Do you want to make money by selling your Audulus modules? Need your feedback!
  • Do you want to make money by creating and selling Audulus modules? We need some feedback on how to implement this feature in Audulus - answer below on this post, or over at the Audulus forum:

    Forum post:

    VCV Rack allows developers to make and sell modules within the VCV Rack environment. Being able to make money attracts people who are good programmers and designers. If we create a similar ecosystem, I think we could attract more people to make more patches that would expand the Audulus universe.

    Taylor and I thought briefly about doing the same within Audulus (like in-app purchases, but for modules) but that really becomes complicated accounting-wise. If you sell them on your own, too, you get to keep all the money you make - no Apple 30% cut, just whatever Gumroad or some other site takes (or even just straight Paypal transaction? Would be up to you.)

    However, we can still implement some kind of locking mechanism that locks the module's internals so people can peek in and see how it works. You could then sell the patch on sites like and make money off them.

    But what's to stop people from passing around a patch that's been made? Nothing yet. Can you think of some novel way to copy protect patches so that you could buy the patch from Gumroad but only allow the person who bought it to use it?

    We were thinking maybe the patch is password protected, so maybe it can only be used if you have not just the module but also the password. But this might get onerous as you'd seemingly have to enter it every time you'd create it (i.e., no way to store in the Audulus program file that the password has been entered).

    Any thoughts? We'd love to support a little cottage industry around Audulus, and I think it would ultimately lead to bigger and better patches being made. It's just how we implement it that's the head scratcher.

    Maybe it's OK that you could "pirate" the module by passing it to a friend through an Audulus file. We obviously wouldn't allow that to happen on this forum, but also what if people just make a performance patch and want to share it?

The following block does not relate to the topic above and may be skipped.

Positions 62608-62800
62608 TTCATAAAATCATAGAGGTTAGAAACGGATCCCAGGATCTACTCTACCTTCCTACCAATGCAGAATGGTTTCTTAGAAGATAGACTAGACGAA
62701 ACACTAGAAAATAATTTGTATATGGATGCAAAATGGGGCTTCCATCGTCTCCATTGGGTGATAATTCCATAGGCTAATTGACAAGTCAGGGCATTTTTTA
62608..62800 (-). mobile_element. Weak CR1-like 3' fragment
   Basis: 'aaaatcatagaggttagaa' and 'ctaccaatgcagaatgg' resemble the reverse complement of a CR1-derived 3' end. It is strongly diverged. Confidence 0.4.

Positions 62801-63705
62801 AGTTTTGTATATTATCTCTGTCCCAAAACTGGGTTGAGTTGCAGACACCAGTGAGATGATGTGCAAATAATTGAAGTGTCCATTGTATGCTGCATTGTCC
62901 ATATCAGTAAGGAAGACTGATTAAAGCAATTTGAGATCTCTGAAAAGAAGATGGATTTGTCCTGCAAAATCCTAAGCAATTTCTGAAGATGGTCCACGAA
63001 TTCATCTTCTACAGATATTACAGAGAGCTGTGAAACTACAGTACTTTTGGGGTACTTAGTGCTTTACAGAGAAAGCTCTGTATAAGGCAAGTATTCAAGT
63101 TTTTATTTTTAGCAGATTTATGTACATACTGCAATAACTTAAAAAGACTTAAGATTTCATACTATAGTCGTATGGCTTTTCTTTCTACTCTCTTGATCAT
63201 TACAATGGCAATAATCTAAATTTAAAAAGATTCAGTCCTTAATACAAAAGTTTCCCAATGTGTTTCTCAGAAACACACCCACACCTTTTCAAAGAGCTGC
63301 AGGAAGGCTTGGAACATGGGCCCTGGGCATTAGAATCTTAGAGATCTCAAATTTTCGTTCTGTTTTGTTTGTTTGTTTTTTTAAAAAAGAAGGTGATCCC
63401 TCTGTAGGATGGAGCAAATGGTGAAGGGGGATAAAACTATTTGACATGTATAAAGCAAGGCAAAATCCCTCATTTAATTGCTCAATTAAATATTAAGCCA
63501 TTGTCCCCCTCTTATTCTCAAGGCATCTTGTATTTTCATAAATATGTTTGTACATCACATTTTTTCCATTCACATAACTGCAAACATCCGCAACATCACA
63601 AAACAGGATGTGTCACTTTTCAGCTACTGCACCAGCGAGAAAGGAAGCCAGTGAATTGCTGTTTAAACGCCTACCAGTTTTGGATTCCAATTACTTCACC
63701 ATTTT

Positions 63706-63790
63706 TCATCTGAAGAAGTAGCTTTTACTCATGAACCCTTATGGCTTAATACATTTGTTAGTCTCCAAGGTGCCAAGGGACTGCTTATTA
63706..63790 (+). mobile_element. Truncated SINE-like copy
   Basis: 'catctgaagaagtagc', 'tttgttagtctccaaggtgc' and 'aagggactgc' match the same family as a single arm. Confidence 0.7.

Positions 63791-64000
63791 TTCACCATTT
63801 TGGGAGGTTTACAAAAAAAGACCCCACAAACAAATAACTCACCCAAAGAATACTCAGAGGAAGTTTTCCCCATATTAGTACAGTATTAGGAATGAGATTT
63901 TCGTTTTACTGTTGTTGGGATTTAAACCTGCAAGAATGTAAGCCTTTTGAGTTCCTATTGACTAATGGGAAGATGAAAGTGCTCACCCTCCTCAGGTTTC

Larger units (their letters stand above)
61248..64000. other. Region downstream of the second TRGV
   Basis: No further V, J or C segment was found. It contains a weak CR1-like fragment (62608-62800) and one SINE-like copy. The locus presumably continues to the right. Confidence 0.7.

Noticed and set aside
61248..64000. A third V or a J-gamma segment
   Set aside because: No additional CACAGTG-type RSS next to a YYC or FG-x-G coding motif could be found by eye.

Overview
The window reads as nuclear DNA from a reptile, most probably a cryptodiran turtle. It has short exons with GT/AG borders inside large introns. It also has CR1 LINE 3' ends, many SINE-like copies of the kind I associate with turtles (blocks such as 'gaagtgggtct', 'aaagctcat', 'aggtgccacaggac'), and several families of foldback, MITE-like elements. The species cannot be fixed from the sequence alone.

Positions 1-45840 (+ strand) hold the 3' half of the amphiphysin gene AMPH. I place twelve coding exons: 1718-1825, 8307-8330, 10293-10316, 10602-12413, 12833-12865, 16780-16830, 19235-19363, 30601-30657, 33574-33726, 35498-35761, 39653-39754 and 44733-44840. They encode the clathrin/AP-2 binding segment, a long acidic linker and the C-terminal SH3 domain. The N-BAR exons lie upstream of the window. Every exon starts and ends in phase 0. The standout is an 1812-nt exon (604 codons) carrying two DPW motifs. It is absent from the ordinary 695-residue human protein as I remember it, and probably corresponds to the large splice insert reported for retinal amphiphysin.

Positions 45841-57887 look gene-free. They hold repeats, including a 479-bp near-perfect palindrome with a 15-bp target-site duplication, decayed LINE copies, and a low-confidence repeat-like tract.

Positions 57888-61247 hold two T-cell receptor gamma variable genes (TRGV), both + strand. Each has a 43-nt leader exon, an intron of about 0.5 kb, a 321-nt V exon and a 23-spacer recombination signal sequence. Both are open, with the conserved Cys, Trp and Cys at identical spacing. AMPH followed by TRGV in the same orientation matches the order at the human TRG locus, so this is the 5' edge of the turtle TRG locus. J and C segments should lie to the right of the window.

Lots to think about, but this really could be closer than we realize, and the faster you all come up with a solution to do this the right way, the faster you can start making money!
  • My 2 cents:
    I think a easy-ish way could be that the selection of available-to-buy modules would be curated by the devs, and implemented into Audulus as in app purchases via incremental updates, so those modules become linked to the paying account, making use of the already available paywall used for many enhanced functionalities in various apps.
    Hope this make sense.
  • @mschenkel - the problem with doing it as an IAP is that we have to then send out tax forms to people (and we'd probably have to take a cut of the sale as well to make it worth our time), and then Apple would take a 30% cut on top of that. It's just messy and not something we want to get into at least yet. Doing something where we give users the ability to lock modules would allow them to do the selling on their own. Audulus would still benefit by attracting new developers to make modules, and those developers would actually be able to keep much more of their earnings. We might do an IAP thing when we have enough money lying around to have a person who is solely dedicated to regulating that and making sure paychecks/tax forms go out.
  • The ideal solution to this is one that doesn't take much time to code up and has a simple implementation that anyone can use - that way we could literally start this up in a week or two from when we get the idea, so that people can quickly start making money at it.

    And btw, personally, the patches I make will always be "free" because, well, I'm getting paid by Audulus to make them, and there's no need for me to double dip. But I do encourage more active patchers like @stschoen and @robertsyrett to perhaps save their best and biggest modules as paid versions, and maybe release smaller, less featured-laden versions as "demos" or freebies.